Revisited: Ride, Captain, Ride

Funny story: Over the weekend, I got the bright idea I could contribute something both serious and unique to the national healthcare debate. I had, I thought, an interesting take on how we’re using so much of our money for such a small return when millions with more legitimate needs were going without basic care. I would offer my modest proposal as a healthy but aging philanthrope (don’t laugh) in a national publication (preferably The New York Times) thereby spurring discussion of a long-ignored solution and, not incidentally, awareness of my website (davisw.wordpress.com).
 
I wrote out my proposal. Then I read it. Bad move — both the writing and the reading. It was supposed to be serious, but I kept feeling compelled to add wisecracks at very inappropriate points during my argument. By the end it was neither a serious think piece nor a snarky blog post. It was instead some hideous hybrid that would neither acquire me national publicity nor entertain my core base on WordPress. I might be fortunate enough to get an angry mob of seniors in my front yard but, unless they felt well enough to rake, that wasn’t going to do me much good.
So I’m not submitting the piece to The Times, and I’m not running it here on my blog.

Enjoy:

I’m a 55-year-old who has lived a good life in contemporary America. I was born into an era when prosperity was pretty much a given for me and my cohorts. I was middle-class and male and white (still am). I’ve enjoyed all the modern conveniences and social conventions made possible by decades of innovation, creativity and a certain social cohesion. Having spent most of my years in the American Century, it’s hard to imagine having lucked into a better era of world history.

But as I’ve watched the health care debate unfold this summer, I’ve felt increasingly guilty about the resources I’ve used and, more importantly, will use in my final thirty or forty or, God forbid, fifty years. We’ve heard how end-of-life care is eating up a tremendous percentage of our national health budget, and yielding very little quality in return. Those of us in our final trimester are going to cost a fortune to maintain and, personally, I don’t think I’m worth it.

That’s why I’m promising publicly to ending my own life no later than my seventieth birthday on November 6, 2023.

As I look at that previous paragraph sitting starkly in front of me, I must admit it’s a little scary. Knowing the exact day of your death is not the most soothing feeling. Few of us contemplate when and where the end will come, but we like to carry a vague notion that it’s way out there in the distance, certainly nothing to worry about any time soon.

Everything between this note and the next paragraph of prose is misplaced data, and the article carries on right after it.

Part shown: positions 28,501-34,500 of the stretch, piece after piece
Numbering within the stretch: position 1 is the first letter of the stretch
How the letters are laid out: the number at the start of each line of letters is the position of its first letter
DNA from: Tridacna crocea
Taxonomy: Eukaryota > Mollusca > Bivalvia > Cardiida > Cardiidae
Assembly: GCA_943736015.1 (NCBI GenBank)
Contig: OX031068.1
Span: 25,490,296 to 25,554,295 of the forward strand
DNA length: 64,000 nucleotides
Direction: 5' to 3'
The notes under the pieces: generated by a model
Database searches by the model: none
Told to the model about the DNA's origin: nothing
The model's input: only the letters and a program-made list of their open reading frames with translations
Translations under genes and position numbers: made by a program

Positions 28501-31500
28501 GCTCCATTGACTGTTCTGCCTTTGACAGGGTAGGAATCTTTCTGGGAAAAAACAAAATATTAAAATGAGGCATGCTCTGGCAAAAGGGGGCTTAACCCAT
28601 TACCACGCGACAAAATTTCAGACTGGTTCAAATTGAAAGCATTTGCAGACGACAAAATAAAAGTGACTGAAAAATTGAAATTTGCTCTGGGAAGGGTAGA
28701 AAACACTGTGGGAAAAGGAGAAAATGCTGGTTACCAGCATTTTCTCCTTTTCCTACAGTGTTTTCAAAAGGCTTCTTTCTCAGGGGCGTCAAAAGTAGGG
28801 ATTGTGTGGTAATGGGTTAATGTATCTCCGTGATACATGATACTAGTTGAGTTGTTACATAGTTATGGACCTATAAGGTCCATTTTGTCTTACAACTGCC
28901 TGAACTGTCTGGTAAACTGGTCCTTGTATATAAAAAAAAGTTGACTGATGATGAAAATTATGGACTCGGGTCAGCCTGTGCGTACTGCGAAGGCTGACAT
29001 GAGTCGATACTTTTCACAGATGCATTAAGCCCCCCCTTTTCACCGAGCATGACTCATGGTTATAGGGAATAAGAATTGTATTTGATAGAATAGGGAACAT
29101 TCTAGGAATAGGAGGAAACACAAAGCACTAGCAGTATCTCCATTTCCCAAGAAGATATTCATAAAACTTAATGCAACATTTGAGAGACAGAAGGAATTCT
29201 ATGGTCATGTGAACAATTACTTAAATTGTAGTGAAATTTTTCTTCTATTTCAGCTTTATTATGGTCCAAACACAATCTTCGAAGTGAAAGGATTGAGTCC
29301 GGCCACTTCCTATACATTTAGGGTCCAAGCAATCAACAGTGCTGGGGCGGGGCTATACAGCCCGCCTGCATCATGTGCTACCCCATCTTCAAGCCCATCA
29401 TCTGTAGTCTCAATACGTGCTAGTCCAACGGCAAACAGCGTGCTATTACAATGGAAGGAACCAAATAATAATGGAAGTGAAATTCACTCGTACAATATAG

In another sense, though, it’s very comforting. I don’t want to spend my last weeks connected to life-sustaining machinery, toxic drugs flowing through my veins and visions of terror flowing through my mind, no matter how many loved ones are compelled to surround me. I plan to live life to its fullest up to and including that final moment, when I plunge from a cliff over a rocky Pacific shore and get swept out to sea.

Don’t want to inconvenience anyone by making them clean up after me.

By foregoing the expenses of heavily assisted living, and getting just a relatively few of my fellow Baby Boomers to join me, we should be able to free up enough funding in the national treasury to sustain those who follow us. My generation has done a number of things to improve the human condition — supporting civil rights, fostering greater tolerance, going to Woodstock — but it’s not like won a world war or anything. On balance, I’m pretty sure we’re taking more out of society than we’re putting in.

When we lament issues like the national debt and the tremendous repayment burden we’re laying on our children and grandchildren, we rarely consider that’s there something concrete we can do about it. If enough of my fellow fifty- and sixty-somethings can commit here and now to a promise that we’ll make a graceful exit when our most productive years are through, the savings could be enough give today’s young people a reasonable hope that they’ll enjoy a prosperity equivalent to ours.

The initiative I’m proposing is completely voluntary. There will be no death panels. There will be no government sponsorship or endorsement. There may be a perceived obligation to do right by our kids, but what’s wrong with that? We can even “sweeten the pot,” as it were, finding a way to incentivize enrollment by offering to make that final year one to remember. A free Mediterranean cruise, DVDs of those movies we always meant to watch, and a stash of recreational drugs would ease the pangs of early exit, and cost a whole lot less than aggressive cancer treatments.